Maddie VanBlack is another travel ball veteran but is out this season due to tearing an ACL.
Tecumseh athletic director Jon Zajac – Kristy’s husband – said it is disappointing Tecumseh won’t field a junior varsity team this year. He said kids playing travel ball in other sports, along with the youth of the current team, are factors.
“It is frustrating,” he said. “Hopefully this is the only year for that.”
Kristy (Maska) Zajac grew up near Tecumseh in Britton, played four years on the varsity and scored more than 1,800 career points under coach Bart Bartels, now an assistant on her staff. She played at Eastern Michigan University, where she was one of the top scorers in school history. Jon Zajac, played at EMU and professionally overseas.
The entire family is crazy about basketball. In addition to Alli and Addi, son Ryder played four years at Tecumseh before heading off to college to play football, and the youngest in the family, Avery, is a budding star in her own right.
“There were a few travel games this year where my team was short on numbers and Avery got to play with Addi and Alli,” Kristy Zajac said. “That was cool to see. She held her own. She won’t get to play with Alli in high school (Avery is in seventh grade), but she’ll get two years with Addi. I got to play with my sister, and I wouldn’t trade that time for anything.”
Jon Zajac stops by practice now and then to coach as well. He and Kristy coach Avery’s travel team.
“He is a great person to have as part of the program,” Kristy Zajac said of her husband. “Anytime I can get him to help with the post players and with the girls is great. He’s a huge help.”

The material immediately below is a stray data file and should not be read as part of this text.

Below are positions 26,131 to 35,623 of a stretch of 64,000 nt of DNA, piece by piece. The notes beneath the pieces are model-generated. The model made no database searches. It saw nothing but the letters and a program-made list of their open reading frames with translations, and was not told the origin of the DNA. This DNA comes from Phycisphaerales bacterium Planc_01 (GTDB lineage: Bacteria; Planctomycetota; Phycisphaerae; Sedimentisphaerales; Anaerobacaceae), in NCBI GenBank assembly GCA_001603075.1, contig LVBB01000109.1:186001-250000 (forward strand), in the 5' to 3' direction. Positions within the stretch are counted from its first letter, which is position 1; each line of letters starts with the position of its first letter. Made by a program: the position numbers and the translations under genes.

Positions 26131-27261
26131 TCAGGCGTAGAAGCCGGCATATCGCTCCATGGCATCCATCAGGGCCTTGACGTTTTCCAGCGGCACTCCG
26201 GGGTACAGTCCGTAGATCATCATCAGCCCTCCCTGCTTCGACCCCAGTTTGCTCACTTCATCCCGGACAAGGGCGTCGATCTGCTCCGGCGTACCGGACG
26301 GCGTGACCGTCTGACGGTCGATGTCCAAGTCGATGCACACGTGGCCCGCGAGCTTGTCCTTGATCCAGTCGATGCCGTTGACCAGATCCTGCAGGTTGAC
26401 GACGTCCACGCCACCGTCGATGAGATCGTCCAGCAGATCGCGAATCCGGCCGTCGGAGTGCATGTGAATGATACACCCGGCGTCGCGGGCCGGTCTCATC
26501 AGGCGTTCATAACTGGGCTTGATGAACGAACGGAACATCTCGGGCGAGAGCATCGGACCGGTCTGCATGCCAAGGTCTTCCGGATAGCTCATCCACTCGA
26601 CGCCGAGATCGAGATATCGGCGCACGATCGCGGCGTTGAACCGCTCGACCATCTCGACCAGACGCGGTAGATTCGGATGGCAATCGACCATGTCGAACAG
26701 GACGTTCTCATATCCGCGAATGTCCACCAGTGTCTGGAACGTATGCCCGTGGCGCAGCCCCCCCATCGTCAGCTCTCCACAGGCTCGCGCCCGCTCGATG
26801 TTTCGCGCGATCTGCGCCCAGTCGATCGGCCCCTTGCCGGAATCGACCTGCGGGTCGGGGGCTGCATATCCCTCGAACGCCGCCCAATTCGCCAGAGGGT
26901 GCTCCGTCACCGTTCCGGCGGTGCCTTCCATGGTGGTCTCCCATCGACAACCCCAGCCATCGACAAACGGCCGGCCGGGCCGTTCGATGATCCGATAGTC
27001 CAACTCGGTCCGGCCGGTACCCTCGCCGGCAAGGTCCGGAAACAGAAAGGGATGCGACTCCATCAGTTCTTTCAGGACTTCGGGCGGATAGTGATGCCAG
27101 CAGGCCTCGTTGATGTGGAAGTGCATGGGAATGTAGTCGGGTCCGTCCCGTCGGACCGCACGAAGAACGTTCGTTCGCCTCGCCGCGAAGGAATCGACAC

The family often schedules trips around basketball and is seemingly always pulled in multiple directions as the three girls compete at various levels.
“It’s pretty much basketball all day, every day,” Zajac said. “It’s fun to see how the kids enjoy it and love the game.”
Tecumseh, which has won a combined 39 games over the past two seasons, has loaded up its schedule, playing a collection of nonconference teams that made deep tournament runs and won conference championships last season. Tecumseh plays in the Icebreaker event at Ypsilanti Arbor Prep against Detroit Country Day on Saturday and also faces Temperance-Bedford (23-1 last season), reigning Division 3 runner-up Blissfield and Grand Blanc.
Without a senior on the team and no JV squad, Tecumseh will play essentially this group for the next 50 or more games. It’s a two-year window with virtually the same team.
“We’re doing what we can to win this year,” Zajac said. “We want this year to be super successful. We are just taking it one game at a time and going from there. We want to keep building and getting better every day, every game. Hopefully by the end of next year, we’ll be where we need to be.”
Doug Donnelly has served as a sports and news reporter and city editor over 25 years, writing for the Daily Chief-Union in Upper Sandusky, Ohio from 1992-1995, the Monroe Evening News from 1995-2012 and the Adrian Daily Telegram since 2013. He's also written a book on high school basketball in Monroe County and compiles record books for various schools in southeast Michigan. E-mail him at [email protected] with story ideas for Jackson, Washtenaw, Hillsdale, Lenawee and Monroe counties.
PHOTOS (Top) Tecumseh’s Alli Zajac makes her move toward the lane last season against Adrian. (Middle) Kristy Zajac coaches her team, which finished 20-5 in 2022-23. (Photos by Deloris Clark-Osborne/Adrian Daily Telegram.)